Debt

Debt
Debt is money an individual owes to a lender. There are many types of Debt, including personal debt, credit card debt, student loan debt, and more. Taking on Debt can also mean incurring interest fees, meaning you’ll be charged money for the privilege of borrowing money.

What is Debt?

Debt is an amount of money that is owed by a person or business to a lender or financial institution. The majority of debt carries interest, which means that the borrower owes the lender more than the amount they originally borrowed.

How does Debt work?

Debt is created when a lender or financial institution gives a borrower a specific amount of money. This money is referred to as a loan, and can come in many different forms. Debt can be issued to both individual borrowers and businesses. This article will only address debt that is taken out by individuals, also known as “personal debt”.

A debt arrangement gives the borrowing party permission to borrow money under the condition that it is to be paid back at a later date, usually with interest.[1] The amount or rate of interest owed on a debt varies depending on the type of agreement that is reached between the lender and the borrower.

What is Interest?

Interest is an additional sum of money, beyond what the borrower received from the lender, that the borrower owes on their debt. Essentially, interest is the cost of borrowing money. Most interest is charged as a rate, which means that the debt accrues a set percentage of the amount borrowed over a certain period of time. However, some loans charge interest as a flat fee. The Annual Percentage Rate (APR) measures how much interest a debt would accrue if the amount borrowed was outstanding for an entire year. The APR measures not just the interest on the debt but also includes any additional fees or charges. As such, it is a better measure for understanding the true cost of borrowing than the simple interest rate.

What are the different kinds of Debt?

Any outstanding debt can be sorted into two categories: secured and unsecured.

A secured debt is any debt that is backed by collateral, which can be any valuable piece of property offered up by the borrower. Cars, houses, and real estate are all commonly used as collateral. If the borrower is unable to repay their debt, the lender can claim the collateral in order to make up their losses. Secured debt agreements are much less risky for lenders than unsecured agreements. This means that they can offer borrowers higher principal loan amounts and lower interest rates.

Unsecured debts are debts that do not involve any collateral. As such, these debt agreements depend on whether or not the lender thinks the borrower will be able to pay the debt back. Lenders will often use a borrower’s credit history and credit score to determine whether or not they are creditworthy. As these debt agreements are much riskier for lenders, they often come with lower principal loan amounts and higher interest rates?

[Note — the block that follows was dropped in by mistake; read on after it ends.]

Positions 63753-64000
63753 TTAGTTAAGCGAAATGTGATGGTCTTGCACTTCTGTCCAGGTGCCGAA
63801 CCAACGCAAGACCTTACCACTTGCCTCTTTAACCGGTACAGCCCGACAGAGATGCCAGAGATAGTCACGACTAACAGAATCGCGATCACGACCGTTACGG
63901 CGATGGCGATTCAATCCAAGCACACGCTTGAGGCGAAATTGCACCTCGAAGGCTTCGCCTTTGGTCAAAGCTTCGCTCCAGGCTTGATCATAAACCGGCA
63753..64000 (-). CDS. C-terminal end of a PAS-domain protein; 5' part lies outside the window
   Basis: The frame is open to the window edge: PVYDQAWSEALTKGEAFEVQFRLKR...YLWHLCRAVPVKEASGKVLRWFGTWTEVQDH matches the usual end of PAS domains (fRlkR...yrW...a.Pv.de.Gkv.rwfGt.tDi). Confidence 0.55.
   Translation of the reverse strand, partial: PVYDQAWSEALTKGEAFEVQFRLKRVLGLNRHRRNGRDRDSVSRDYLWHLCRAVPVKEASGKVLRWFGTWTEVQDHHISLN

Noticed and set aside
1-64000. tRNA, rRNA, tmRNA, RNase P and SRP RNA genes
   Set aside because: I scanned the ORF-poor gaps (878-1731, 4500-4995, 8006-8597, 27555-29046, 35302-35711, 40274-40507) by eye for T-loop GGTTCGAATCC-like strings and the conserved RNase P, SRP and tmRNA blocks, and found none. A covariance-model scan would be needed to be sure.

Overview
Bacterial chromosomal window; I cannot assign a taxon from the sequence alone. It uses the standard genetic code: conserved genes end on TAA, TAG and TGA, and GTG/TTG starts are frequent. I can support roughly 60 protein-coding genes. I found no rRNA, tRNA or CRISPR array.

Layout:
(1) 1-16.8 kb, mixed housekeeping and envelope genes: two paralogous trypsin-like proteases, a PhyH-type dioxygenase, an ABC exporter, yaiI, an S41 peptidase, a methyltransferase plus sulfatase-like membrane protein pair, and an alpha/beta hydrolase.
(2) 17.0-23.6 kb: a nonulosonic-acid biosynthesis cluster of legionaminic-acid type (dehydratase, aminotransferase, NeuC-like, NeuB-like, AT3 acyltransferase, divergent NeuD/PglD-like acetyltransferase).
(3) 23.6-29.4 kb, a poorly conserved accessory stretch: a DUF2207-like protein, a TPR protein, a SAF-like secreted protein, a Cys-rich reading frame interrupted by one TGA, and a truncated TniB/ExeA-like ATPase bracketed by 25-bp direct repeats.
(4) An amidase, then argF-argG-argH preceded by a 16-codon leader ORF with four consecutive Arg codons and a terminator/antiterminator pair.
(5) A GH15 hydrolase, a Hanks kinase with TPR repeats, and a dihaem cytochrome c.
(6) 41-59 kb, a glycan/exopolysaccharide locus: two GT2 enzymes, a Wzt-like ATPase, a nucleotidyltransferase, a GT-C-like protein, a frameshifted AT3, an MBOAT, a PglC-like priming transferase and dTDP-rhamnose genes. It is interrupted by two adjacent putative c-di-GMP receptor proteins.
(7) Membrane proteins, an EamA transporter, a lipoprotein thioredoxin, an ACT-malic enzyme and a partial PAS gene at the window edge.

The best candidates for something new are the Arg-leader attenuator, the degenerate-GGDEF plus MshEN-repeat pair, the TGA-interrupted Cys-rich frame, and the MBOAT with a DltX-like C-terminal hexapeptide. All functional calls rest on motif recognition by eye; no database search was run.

How is Debt structured?

There are many different ways that debt can be structured, but the two most common structures are loans and credit lines. Technically, a line of credit is just a very specific type of loan. However, due to several key differences between the two, they are often considered to be entirely separate types of financial products.

Loans:

When a person is issued a loan, they are being issued a lump-sum of money. The agreements for most loans are close-ended, which means that they set a specific date by which the loan is to be paid back in full plus fees and interest. There are several different kinds of loans, including personal, auto, home and student loans. (See below for more.)

Standard Line of Credit:

With a line of credit, the borrower is not issued a lump sum of money. Instead, they are given a maximum credit limit up to which they can borrow. The borrower only owes interest and repayment on the money they actually borrow, not the maximum amount they are authorized to borrow. With a standard (or non-revolving) line of credit, the available funds do not replenish as the balance is paid down. If a borrower receives a $5,000 credit limit on a standard line of credit, they will only ever be able to spend $5,000.

Revolving Line of Credit:

A revolving line of credit is structured in a similar fashion to a standard credit line. However, with a revolving line of credit, the available funds do replenish as the balance is paid down. This means that a borrower with a $5,000 revolving line of credit could end using far more than $5,000—so long as they make sure to pay down their balance. Credit cards are a form a revolving credit where the funds can be accessed directly. With credit cards, borrowers are charged interest on their card’s outstanding balance (plus interest), and repayment is due on a monthly basis. Credit cards (and lines of credit in general) have open-ended terms; the borrower can continue to use the line so long as they always make the minimum payment amount owed, which varies from line to line and from card to card. In general, the minimum amount owed on a credit card is very small, and paying only the minimum amount could take years to pay the card off. With a credit card—as with any line of credit—the outstanding balance (including interest) is considered a debt.[2]

What are some different kinds of loans?